Subject: Re: Solo ea and "tick"ing
From: Richard Wentk (firstname.lastname@example.org)
Date: Sat Feb 19 2005 - 14:33:50 EST
At 16:59 18/02/2005, you wrote:
>I don't know if we need to go to non-western cultures to find out what
>happens when 'unexposed' ears are exposed to new sounds. Western music
>history is full of examples of people "not getting" the 'new' music ...
>Beethoven late quartets and bagatelles, Mahler, Schoenberg, Cowell,
>Partch, Cage, Stockhausen ...
Many ears still don't get those sounds, so I'm not sure what the point is
I think we need reactions from non-Western cultures partly because it's
just plain interesting to find out what it is, and partly to see if there
is some commonality of attention, value and experience.
>If the "tickness" is largely learned then it may be found that cultural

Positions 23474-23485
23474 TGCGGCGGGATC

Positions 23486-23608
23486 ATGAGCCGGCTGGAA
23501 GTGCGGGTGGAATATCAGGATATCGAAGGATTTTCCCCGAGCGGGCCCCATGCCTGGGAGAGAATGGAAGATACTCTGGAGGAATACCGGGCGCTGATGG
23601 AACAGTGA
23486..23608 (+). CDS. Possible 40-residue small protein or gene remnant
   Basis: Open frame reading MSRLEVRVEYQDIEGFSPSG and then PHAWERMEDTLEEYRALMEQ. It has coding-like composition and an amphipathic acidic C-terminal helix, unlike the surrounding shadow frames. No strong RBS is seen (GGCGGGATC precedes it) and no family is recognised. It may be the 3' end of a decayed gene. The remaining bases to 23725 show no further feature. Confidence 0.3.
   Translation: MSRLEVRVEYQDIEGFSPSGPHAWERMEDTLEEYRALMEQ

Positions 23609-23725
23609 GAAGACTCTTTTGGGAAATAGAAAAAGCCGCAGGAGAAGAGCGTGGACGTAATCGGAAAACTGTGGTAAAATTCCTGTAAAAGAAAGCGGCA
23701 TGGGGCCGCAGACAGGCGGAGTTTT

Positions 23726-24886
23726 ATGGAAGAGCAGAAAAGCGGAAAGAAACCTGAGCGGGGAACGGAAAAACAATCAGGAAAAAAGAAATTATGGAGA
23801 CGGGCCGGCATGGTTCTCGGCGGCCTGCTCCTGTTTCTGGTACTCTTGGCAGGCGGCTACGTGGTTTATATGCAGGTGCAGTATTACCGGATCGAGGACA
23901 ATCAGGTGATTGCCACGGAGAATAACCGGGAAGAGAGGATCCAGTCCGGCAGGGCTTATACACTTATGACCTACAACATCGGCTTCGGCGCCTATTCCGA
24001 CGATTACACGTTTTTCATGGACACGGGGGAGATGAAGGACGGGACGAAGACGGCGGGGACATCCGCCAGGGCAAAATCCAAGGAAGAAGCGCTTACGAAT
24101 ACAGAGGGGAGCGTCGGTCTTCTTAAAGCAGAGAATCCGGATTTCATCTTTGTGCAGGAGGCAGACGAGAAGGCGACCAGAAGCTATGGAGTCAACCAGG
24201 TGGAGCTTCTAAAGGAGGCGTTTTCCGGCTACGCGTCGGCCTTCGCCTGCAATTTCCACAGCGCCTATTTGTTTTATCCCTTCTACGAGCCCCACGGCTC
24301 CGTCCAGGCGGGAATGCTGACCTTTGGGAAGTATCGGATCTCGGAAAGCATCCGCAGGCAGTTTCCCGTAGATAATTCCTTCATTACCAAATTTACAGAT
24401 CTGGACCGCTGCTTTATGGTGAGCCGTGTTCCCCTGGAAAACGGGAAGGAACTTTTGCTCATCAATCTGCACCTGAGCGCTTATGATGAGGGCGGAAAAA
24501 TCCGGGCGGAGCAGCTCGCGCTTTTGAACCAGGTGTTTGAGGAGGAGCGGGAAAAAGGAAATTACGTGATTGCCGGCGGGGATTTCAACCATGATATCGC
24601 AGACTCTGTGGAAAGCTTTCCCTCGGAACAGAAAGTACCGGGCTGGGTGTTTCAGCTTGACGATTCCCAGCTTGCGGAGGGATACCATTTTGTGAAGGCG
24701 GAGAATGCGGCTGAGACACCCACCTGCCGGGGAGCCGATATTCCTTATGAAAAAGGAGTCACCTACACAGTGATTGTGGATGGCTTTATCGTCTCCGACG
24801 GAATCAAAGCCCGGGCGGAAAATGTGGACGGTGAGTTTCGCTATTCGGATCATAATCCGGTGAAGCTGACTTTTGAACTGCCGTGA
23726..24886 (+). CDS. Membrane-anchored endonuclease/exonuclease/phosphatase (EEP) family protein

>influences have a large role to play, which could be seen as younger minds
>being in general more flexible and adaptable to learning the languages
It's probably not novel at all to suggest it's a Chomskian kind of a thing
- the experience is a given, the exact musical grammar that creates it may
be socialised to an extent.
>I am not convinced about opinions where things are "clearly" and others
>are "impossible" ... but I may be an old fuddy-duddy about what is really
>real, having little faith in "common sense".
It's not common sense, it's empirical evidence. People buy certain kinds of
music by the container load because it does something for them. If it did
nothing for them, they wouldn't buy it.
That's where the 'clearly' comes from. If N Million people buy one CD and
ignore a different one, it's not very likely their reasons and motivations
are exclusively individual.
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